Efficient Drivetrains Reveals Industry-First Electric Class-4 Agricultural Vehicle

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The medium- and heavy-duty plug-in electric drivetrain firm Efficient Drivetrains Inc. (EDI) has revealed the industry’s first Class-4 electrified agricultural work truck.

To be more specific, EDI announced that it has successfully integrated its EDI PowerDrive 4000 plug-in hybrid powertrain with an A-1 CNG Frame-Mount natural gas system in a GM Class-4 agricultural work truck. The work truck in question is part of GM’s Low Cab Forward platform.

So, to summarize, the new EDI modified vehicles can run on either stored battery power or compressed natural gas — both of which are responsible for much less pollution than diesel vehicles. Previous to this application, there have been nearly no options out there for those wishing to transition their agricultural work vehicles to electric powertrains.

A press release on the matter provides more: “The truck will be operated in San Joaquin Valley, a 250-mile-long region susceptible to air pollution due to its bordering mountain ranges. … While in operation in San Joaquin Valley, the new vehicle provides 40+ miles of all electric, zero-emissions driving, and range extension utilizing cleaner-burning compressed natural gas, resulting in a significant elimination of particulate matter that its traditional diesel counterparts expel. Vehicle operators will experience the expected full power OEM truck performance without change to driver behavior, with the added benefit of zero-emissions driving, cleaner air for their workforce, and the surrounding community, and significantly reduced fuel costs.”

The CEO of EDI, Joerg Ferchau, commented on the news: “Collectively, the agriculture industry in California is working proactively to improve air quality and exposure to particulate pollution from traditional diesel-based vehicles, and EDI is proud to contribute to this important initiative. Our technology collaboration with A-1 Alternative Fuel Systems, combines the value of electricity with cleaner burning natural gas, delivering a full-powered, zero-emission capable truck, on a vehicle platform commonly utilized by the agriculture industry. We’re looking forward to continuing to develop commercially available electrified options for the agriculture industry at large.”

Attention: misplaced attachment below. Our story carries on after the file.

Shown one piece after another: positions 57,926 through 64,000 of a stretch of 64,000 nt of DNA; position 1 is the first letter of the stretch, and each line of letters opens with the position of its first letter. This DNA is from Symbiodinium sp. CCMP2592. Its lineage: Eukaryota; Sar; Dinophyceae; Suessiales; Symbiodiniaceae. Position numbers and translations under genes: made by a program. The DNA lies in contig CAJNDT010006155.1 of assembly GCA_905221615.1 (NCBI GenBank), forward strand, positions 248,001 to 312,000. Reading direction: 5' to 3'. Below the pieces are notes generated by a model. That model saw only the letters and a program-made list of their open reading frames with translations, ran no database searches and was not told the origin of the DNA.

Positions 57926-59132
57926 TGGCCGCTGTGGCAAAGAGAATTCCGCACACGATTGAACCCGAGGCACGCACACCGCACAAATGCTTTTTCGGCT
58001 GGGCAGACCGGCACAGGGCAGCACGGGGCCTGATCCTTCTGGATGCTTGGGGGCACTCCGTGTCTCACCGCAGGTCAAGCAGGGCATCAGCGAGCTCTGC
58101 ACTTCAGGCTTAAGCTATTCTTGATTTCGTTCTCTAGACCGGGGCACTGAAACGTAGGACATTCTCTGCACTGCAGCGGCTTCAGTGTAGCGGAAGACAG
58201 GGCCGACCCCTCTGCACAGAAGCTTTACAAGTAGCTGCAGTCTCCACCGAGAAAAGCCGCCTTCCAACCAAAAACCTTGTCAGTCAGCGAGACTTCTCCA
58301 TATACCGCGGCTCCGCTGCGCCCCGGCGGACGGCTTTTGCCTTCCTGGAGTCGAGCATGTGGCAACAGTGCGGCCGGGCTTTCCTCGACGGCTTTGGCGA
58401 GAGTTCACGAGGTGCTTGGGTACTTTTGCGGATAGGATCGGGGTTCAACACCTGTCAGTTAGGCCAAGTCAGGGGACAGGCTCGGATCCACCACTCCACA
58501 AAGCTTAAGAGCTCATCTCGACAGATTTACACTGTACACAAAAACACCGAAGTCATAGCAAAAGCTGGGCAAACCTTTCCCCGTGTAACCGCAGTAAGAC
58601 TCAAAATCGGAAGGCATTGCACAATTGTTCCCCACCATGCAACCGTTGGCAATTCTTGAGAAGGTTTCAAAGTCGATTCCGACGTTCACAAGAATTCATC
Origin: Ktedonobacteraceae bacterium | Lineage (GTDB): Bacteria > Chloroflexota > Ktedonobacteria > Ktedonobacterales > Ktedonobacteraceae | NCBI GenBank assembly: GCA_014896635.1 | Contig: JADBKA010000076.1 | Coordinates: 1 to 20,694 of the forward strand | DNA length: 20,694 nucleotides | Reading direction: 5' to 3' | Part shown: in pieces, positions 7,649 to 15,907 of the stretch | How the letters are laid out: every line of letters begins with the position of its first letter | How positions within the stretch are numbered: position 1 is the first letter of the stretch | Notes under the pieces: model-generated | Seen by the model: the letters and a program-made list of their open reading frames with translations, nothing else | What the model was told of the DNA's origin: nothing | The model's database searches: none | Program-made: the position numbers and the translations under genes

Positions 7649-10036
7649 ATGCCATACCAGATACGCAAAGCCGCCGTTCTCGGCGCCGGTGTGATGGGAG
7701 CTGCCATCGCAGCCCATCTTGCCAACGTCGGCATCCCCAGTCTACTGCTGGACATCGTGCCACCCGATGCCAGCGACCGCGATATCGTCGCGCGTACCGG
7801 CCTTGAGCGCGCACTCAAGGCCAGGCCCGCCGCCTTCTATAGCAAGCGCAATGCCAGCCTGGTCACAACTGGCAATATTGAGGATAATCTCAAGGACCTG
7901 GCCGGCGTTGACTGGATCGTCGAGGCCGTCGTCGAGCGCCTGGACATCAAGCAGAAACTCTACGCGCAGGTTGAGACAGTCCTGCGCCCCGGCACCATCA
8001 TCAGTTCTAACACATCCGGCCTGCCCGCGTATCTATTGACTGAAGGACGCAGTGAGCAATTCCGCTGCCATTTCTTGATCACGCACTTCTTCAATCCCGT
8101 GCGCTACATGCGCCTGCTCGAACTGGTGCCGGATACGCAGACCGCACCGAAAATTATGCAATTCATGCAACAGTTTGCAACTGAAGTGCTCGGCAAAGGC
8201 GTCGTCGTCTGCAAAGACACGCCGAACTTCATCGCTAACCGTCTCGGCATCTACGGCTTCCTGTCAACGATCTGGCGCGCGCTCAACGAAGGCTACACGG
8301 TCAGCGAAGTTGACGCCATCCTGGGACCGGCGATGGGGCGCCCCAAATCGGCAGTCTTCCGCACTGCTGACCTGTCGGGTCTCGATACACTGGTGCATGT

If you’re looking for more information about EDI, and/or about the other medium- and heavy-duty electric vehicle options out there, check out: “Electric Semi Trucks & Heavy-Duty Trucks — Available Models & Planned Models (In-Depth List).”

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James Ayre

James Ayre's background is predominantly in geopolitics and history, but he has an obsessive interest in pretty much everything. After an early life spent in the Imperial Free City of Dortmund, James followed the river Ruhr to Cofbuokheim, where he attended the University of Astnide. And where he also briefly considered entering the coal mining business. He currently writes for a living, on a broad variety of subjects, ranging from science, to politics, to military history, to renewable energy.

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